Everything you need to know about favicon

Your favorite Icon

A very simple concept yet so easy to screw up. When I worked on my first website, it took me a while to understand how to deal with this favicon thing. I noticed how a lot of websites had this cool little icon when I bookmarked them but mine didn't. So I started my quest on finding how to create my own little cool icon. Today, I will save you that trouble and show you all I learned over the many years.

For every web request you make, the browser takes the liberty to make an extra request to http://www.yourwebsite.com/favicon.ico. If it fails, the next time you access another page the browser still requests it. It's a never ending game.

The .ico file extension is a weird one. It is used to be the default type for icons on windows machines yet there were no easy ways to create it. Popular image editing software like Photoshop still doesn't natively support it. You have to install a plug-in like Telegraphics ICO Format for photoshop to be able to use it. Link

But before I discovered this plugin, I just went to Real favicon generator.

Since the first days of favicons browsers have gone a long way. You are no longer limited to this small unusual format. You can go beyond the 16x16 pixels limitation. You can now use PNG, JPEG, or GIF that are much easier to create. No matter what the size is, the browser is smart enough to find an optimal display for it. Instead of letting the browser automatically request the file on your root folder, it is better to specify it yourself.

The favicon MIME type have confused a lot of people, so chances are you will still find erroneous tutorials still lurking the web.

For the browser.

Favicon are most popularly used in the browser. Instead of letting the browser automatically check the root folder of the website for the favicon, we can specify it our self.

If you want to cast a wider net of support, you should stick to the .ico format. It is supported by browsers old and new, and is large enough for anyone to recognize your logo.

<link rel="shortcut icon" href="http://example.com/myicon.ico" />

For this, you don't need to specify the mime-type. The browser will recognize is automatically. But if you want to be specific, here it is:

<link rel="shortcut icon" type="image/x-icon" href="http://example.com/myicon.ico" />

This covers all browsers. But If IE7 is not your cup of tea and you want more flexibility for creating your image, you can just go with the more popular PNG.

<link rel="icon" type="image/png" href="http://example.com/image.png" />

The way I go about it is create a large logo, at least 300x300 pixels, then I scale it down for my needs.

For .ico the maximum supported size is 48x48. But there are other devices that require larger format. Apple came up with their own standards for different reasons. So for this website, I use both favicon and Apple's version:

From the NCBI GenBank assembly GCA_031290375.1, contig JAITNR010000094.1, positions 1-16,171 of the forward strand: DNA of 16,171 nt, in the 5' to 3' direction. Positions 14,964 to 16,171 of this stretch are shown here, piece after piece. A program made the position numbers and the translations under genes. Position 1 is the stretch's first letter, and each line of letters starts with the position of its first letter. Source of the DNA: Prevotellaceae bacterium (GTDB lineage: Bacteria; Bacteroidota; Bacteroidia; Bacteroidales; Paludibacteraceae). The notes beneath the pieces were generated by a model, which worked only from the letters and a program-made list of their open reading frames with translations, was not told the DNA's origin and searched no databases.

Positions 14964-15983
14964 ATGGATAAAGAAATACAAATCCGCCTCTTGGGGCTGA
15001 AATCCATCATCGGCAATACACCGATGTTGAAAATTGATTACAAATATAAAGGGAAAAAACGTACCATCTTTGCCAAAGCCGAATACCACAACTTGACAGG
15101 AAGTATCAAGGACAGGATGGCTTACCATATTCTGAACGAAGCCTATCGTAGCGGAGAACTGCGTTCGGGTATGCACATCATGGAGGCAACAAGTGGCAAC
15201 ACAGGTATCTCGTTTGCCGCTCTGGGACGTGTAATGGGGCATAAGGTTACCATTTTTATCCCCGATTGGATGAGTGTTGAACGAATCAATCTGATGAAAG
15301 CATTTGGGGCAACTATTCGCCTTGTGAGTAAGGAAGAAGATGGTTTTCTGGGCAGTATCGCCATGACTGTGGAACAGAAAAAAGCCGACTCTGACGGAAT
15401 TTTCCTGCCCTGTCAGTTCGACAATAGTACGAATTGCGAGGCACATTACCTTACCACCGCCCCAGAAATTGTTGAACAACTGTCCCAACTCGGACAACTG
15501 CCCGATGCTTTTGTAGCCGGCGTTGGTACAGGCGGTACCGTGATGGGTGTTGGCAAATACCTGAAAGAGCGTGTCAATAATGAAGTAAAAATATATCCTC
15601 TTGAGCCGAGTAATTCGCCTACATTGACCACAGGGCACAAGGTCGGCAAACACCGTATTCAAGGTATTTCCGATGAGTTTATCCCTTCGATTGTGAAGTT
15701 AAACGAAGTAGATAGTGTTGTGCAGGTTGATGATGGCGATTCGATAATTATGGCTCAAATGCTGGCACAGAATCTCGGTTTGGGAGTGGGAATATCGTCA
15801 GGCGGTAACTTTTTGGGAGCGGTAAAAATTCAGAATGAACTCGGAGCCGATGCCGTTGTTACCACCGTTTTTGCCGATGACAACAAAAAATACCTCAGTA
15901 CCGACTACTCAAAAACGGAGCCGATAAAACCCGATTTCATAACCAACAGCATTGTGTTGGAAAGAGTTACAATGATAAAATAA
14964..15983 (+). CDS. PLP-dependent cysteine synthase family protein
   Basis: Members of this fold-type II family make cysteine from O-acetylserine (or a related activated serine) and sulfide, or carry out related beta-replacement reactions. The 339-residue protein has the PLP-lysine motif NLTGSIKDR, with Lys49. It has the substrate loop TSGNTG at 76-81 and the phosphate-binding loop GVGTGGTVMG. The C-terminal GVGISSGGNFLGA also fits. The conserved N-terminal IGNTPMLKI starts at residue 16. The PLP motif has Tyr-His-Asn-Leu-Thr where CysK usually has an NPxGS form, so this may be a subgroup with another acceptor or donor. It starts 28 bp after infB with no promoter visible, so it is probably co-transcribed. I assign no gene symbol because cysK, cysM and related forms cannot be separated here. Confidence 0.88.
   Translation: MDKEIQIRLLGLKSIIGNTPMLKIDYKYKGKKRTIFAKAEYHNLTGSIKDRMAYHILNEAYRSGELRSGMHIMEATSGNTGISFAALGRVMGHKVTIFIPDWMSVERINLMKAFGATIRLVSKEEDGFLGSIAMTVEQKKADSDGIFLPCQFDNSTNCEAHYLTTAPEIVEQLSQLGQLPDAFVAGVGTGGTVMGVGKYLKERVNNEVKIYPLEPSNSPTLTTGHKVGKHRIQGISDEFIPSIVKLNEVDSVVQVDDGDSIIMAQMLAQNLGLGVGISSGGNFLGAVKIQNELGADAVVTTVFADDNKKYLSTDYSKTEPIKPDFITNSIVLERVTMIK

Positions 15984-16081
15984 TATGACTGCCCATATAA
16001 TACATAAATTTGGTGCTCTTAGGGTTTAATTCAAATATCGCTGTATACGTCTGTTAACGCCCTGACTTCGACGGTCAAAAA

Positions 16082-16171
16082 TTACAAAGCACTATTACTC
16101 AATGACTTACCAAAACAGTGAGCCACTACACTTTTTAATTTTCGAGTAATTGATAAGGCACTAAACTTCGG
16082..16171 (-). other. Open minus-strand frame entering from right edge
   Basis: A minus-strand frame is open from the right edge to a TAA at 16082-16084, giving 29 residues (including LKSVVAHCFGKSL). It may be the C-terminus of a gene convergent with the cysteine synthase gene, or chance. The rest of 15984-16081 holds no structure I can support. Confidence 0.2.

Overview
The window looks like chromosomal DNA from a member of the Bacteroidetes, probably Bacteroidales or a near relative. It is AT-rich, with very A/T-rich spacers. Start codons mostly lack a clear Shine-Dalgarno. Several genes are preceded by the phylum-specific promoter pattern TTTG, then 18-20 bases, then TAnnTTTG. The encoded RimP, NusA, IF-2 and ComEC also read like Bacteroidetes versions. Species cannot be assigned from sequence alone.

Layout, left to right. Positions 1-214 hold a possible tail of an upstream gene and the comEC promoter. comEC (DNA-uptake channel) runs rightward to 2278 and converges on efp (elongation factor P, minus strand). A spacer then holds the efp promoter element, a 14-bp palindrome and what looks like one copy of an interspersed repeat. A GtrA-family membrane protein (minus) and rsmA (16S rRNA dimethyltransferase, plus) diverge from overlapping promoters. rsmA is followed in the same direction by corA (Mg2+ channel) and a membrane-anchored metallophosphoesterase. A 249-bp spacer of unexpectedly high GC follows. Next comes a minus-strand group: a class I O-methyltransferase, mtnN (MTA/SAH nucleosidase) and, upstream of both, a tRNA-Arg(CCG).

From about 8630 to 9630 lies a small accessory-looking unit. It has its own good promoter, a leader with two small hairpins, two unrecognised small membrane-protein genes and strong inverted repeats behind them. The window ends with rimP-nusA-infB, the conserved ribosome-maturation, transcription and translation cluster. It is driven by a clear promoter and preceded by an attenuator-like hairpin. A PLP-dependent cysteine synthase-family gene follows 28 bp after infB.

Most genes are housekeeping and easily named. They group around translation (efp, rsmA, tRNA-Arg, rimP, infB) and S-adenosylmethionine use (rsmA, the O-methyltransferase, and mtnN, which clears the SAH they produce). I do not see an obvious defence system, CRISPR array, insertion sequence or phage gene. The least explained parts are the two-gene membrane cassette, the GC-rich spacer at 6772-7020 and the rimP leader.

<link rel="shortcut icon" href="http://cdn.idiallo.com/favicon.ico" />
<link rel="apple-touch-icon image_src" href="http://cdn.idiallo.com/apple-icon.png" />

Other devices.

There are other devices that also require some sort of favicons but it could be a hassle to support all of them. The important thing is that they are all PNGs so you can easily create them.

Apple has at least 10 different formats each with its own size. One for each of their devices or OS that support a different resolution. I don't break my head over it, I simply create a large enough icon, and they can reduce the size on the fly on the device.

Android devices, from TVs to smartphones have their own sizes too. It will fall back to Apple's link if you don't define it, so I tend to ignore it.

If you used Windows 8, then you must be familiar with the Metro tiles. When you save a website on Internet explorer, It gets displayed in that section. And they use their own format too. Again they fall back to the biggest image you have on the page so we don't worry much.

The whole point of using a favicon is to help users identify your website quickly. If I check my bookmarks, I don't have to read your URL to know who you are, a simple glimpse at the icon can be a good reminder.

It is one thing to try to make a cool complex image that is hard to understand, it is a whole other to create a simple logo that can immediately identify your website.

I hope you find this quick lesson on Favicon interesting.


Tom Wattel :

Thanks for this no nonsense article! I was going to specify a dozen or so sizes of favicons for my website, including multiple versions for each of Apple, MS, and Android. I had the feeling that major websites don't go to this extent but couldn't find info to support the fall back rules. Now I know it can be simpler.

Ibrahim Diallo :

I'm glad you enjoyed it Tom.

The only time it makes sense to generate all the different sizes is if you have an automated script to do it.

Let's hear your thoughts

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